- Expands on previous recycling agreement to create end-of-life pathways for Toyota batteries used in hybrid and battery electric vehicles
- Plans include agreement for Toyota to source Cathode Active Material (CAM) and Anode copper foil from Redwood’s recycling activities for its supply chain
- Creates North American circularity by recycling and reintroducing recovered metals back into battery supply chain
Progressing closer to the goal of battery ecosystem circularity, Toyota Motor North America (TMNA) and Redwood Materials announce an expanded recycling agreement that aims to create pathways for automotive batteries used in Toyota’s electrified vehicles that have reached the end of their life. The plan also includes an agreement for Toyota to source Cathode Active Material (CAM) and Anode copper foil from Redwood’s recycling activities for Toyota’s future, new automotive battery production. The agreement builds on the collaboration with Redwood announced last year for battery collection and recycling of Toyota’s hybrid and battery electric vehicle batteries.
“Working with Redwood Materials, we are creating a circular supply chain to optimize logistics, expand refining, and ensure that the valuable metals recovered can be reintroduced into our future vehicles,” said Christopher Yang, Vice President, Business Development, Toyota Motor North America. “Accelerating our recycling efforts and domestic component procurement gets us closer to our ultimate goal of creating a closed-loop battery ecosystem that will become increasingly important as we add more vehicles with batteries to roads across North America.”
“In collaboration with Redwood Materials, Toyota is making a decisive move toward a sustainable future,” stated Cal Lankton, Redwood Materials’ Chief Commercial Officer. “They’re not only working to ensure responsible end-of-life management for their electric vehicles but also planning to build their next generation of EVs, in part, by using sustainable and domestically manufactured battery components.”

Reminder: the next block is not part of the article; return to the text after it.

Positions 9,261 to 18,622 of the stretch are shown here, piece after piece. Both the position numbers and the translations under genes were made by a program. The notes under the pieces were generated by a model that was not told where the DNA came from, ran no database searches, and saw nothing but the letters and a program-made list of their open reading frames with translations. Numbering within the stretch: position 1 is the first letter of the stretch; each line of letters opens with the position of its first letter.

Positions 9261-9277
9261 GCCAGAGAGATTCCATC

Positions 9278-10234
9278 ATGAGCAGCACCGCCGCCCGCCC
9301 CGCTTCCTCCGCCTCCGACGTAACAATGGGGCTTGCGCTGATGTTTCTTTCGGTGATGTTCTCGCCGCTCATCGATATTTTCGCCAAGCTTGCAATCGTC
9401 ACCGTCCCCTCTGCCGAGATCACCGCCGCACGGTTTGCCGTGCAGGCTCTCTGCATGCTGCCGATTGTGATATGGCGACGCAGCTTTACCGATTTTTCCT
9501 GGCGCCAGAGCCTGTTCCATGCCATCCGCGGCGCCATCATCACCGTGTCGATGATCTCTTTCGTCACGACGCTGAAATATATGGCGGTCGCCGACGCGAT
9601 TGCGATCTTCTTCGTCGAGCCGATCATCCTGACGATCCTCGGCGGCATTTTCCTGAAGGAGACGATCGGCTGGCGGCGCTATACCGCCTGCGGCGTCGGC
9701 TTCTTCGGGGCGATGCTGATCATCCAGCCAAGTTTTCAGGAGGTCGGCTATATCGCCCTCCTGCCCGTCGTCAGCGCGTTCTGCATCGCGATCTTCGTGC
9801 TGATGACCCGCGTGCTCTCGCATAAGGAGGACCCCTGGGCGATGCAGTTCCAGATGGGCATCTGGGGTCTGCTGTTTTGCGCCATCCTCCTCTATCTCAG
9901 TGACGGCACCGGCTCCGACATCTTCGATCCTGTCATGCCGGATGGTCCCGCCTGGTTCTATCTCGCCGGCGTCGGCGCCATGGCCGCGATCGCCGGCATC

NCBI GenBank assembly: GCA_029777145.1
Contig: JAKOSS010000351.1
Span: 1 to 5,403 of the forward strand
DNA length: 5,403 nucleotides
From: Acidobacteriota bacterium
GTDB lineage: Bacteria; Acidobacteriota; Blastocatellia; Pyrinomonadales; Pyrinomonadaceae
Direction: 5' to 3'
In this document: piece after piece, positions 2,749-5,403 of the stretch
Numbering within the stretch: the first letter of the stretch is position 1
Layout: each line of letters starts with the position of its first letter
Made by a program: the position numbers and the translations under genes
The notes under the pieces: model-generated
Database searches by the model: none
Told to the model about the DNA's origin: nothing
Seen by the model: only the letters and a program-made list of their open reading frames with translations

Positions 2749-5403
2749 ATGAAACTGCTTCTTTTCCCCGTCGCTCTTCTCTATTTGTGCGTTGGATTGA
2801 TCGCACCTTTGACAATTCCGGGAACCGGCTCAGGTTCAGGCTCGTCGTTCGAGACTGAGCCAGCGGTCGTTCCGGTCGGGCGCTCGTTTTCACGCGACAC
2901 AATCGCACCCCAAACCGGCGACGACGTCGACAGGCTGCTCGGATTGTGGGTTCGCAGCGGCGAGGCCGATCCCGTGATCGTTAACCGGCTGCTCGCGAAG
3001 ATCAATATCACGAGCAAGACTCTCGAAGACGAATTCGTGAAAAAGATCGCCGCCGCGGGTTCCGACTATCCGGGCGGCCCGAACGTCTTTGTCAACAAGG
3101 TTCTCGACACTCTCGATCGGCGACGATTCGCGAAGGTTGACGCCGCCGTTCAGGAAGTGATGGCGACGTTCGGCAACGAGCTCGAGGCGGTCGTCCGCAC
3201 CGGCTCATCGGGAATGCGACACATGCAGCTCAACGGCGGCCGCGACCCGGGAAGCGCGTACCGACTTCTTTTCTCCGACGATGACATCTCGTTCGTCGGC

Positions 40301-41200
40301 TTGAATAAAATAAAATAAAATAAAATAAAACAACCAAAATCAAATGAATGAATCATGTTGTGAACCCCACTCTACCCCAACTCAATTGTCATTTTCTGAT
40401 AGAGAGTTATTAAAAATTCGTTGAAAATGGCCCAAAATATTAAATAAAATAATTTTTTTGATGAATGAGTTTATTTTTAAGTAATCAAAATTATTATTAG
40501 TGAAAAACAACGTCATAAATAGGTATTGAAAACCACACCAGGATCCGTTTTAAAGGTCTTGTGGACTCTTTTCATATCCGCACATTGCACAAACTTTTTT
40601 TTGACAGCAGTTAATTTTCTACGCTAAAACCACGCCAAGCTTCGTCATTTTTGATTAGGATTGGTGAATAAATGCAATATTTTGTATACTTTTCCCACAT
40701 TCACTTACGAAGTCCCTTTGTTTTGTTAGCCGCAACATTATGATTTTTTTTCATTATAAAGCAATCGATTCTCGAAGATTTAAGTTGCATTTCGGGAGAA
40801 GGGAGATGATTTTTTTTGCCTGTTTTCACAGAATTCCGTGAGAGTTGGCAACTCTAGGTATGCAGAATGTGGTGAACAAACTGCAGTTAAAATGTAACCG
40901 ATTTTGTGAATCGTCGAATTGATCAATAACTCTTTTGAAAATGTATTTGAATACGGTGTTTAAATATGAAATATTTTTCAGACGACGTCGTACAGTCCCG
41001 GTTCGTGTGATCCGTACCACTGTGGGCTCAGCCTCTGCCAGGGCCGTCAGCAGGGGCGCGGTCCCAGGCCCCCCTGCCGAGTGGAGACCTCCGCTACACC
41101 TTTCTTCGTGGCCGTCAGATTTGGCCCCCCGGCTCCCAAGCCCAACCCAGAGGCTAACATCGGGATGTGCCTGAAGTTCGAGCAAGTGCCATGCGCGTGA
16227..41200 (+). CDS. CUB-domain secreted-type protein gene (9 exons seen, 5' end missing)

Toyota’s automotive battery recycling needs are expected to grow substantially in the coming years as more of its electrified vehicles, such as first-generation Prius models introduced more than 20 years ago, reach the end of their lifecycle. With a large amount of Toyota’s retiring fleet of electrified vehicles being in California, Redwood’s Nevada recycling facility will support Toyota’s North American supply chain, which will improve sustainability, and help to enhance operational improvements across the TMNA enterprise for a closed-loop battery ecosystem. Toyota’s battery lifecycle ecosystem is forecast to include the recycling, remanufacturing and repurposing of the nearly five million operating units, building toward Toyota’s ultimate goals of carbon neutrality for its global operations by 2035 and carbon neutrality for its vehicles by 2050.
Toyota has agreed to develop a closed-loop framework that also includes plans to procure Cathode Active Material (CAM) and copper foil from Redwood as part of a long-term agreement. Based on the parameters of the agreement, Cathode Active material recovered and produced from Redwood’s recycling activities are expected to feed recycled material into future new battery production at Toyota Battery Manufacturing, North Carolina (TBMNC). The use of recycled materials is anticipated to help increase the focus and relevance of domestic supply chains versus the extensive, carbon-intensive current supply chain of procuring outside of the United States. Toyota plans to bring its nearly $14 billion TBMNC automotive battery manufacturing facility online in 2025.
“Toyota Battery Manufacturing North Carolina’s start of production is right around the corner, and we’re thrilled to be procuring critical battery components and materials to filter into our battery ecosystem,” said Sean Suggs, TBMNC President. “We’ll continue to work toward the sourcing and recycling of battery materials here in the United States to maximize these precious resources and reduce our carbon footprint in the process.”
Redwood is making major investments to scale their technology and facilities to supply U.S. battery cell manufacturers and automakers with strategic battery materials produced domestically, for the first time. Redwood continues to expand its Northern Nevada facility and will break ground on its second Battery Materials Campus, outside Charleston, South Carolina, later this year. Both of Redwood’s campuses will recycle, refine, and manufacture battery materials, aiming to scale production of components to 100 GWh annually. Based on this agreement, Redwood will provide materials that include a minimum of 20 percent recycled nickel, 20 percent recycled lithium, and 50 percent recycled cobalt, in their cathode and targeting recycled copper in their anode copper foil.